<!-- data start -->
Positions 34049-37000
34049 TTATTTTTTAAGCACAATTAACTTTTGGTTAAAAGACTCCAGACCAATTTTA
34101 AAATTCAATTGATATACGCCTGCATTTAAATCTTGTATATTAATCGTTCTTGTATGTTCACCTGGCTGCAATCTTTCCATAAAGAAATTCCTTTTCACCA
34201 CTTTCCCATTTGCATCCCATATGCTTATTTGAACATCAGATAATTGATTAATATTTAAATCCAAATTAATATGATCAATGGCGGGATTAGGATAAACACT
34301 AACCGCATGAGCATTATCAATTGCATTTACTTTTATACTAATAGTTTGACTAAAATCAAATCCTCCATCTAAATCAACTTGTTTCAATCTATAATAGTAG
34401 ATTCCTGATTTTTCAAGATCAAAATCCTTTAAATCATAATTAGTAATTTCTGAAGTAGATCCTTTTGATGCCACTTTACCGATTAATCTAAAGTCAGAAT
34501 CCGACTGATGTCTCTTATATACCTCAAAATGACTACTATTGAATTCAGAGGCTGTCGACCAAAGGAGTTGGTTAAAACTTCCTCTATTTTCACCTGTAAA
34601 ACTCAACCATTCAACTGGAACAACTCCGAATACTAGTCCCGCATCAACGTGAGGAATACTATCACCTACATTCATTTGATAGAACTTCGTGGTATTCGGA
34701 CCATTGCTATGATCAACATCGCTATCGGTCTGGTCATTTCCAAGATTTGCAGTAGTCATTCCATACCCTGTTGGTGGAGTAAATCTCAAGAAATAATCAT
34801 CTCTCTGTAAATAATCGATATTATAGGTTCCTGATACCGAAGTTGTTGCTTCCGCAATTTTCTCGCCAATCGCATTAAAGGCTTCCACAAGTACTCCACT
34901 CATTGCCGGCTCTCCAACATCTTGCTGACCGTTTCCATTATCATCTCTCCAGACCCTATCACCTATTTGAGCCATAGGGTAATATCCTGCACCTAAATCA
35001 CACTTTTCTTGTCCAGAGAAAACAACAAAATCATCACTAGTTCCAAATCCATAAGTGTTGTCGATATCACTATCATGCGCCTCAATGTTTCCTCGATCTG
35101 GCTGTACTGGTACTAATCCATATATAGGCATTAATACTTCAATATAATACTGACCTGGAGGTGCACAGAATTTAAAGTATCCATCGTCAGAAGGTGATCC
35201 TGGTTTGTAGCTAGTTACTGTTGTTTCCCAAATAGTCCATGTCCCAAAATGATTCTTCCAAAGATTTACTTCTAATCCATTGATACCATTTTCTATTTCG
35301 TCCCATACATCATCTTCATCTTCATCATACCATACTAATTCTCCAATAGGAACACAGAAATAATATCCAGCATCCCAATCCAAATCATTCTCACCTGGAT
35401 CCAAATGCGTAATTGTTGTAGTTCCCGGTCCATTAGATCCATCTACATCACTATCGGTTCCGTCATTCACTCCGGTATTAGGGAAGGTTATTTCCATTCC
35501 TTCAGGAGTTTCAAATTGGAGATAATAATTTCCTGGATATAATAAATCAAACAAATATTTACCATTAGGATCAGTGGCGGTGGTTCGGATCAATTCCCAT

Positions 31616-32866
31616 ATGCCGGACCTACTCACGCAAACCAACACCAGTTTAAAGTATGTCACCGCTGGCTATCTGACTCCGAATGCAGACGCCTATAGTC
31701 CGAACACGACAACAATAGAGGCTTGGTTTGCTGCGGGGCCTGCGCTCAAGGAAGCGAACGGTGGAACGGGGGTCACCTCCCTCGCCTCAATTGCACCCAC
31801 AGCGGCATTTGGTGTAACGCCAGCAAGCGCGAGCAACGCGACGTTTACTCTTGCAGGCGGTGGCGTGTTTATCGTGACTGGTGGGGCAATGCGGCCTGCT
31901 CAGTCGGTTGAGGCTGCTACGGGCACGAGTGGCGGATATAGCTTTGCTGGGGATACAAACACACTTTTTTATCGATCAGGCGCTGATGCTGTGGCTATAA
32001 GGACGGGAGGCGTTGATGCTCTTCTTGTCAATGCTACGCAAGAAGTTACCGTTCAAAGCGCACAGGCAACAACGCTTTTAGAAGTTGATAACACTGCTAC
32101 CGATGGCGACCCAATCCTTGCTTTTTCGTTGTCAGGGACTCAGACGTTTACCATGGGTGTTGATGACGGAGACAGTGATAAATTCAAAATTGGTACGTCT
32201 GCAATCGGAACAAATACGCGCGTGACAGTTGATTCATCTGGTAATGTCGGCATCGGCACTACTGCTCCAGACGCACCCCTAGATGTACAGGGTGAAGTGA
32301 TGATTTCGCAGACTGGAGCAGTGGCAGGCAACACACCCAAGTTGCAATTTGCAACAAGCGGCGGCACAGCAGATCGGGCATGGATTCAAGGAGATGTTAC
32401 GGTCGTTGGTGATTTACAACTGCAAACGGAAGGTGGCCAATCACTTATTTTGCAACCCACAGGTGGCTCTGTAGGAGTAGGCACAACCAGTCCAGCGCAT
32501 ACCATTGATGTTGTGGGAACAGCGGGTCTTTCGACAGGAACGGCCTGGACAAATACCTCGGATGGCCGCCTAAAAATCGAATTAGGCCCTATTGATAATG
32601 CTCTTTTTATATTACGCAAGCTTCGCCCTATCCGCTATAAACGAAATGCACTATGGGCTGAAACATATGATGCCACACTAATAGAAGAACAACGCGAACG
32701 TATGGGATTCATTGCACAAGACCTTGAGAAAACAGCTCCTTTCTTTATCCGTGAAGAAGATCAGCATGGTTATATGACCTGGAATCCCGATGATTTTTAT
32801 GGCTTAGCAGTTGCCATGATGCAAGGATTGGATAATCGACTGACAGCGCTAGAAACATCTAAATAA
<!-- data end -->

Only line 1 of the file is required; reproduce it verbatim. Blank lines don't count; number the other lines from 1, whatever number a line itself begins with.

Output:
Positions 34049-37000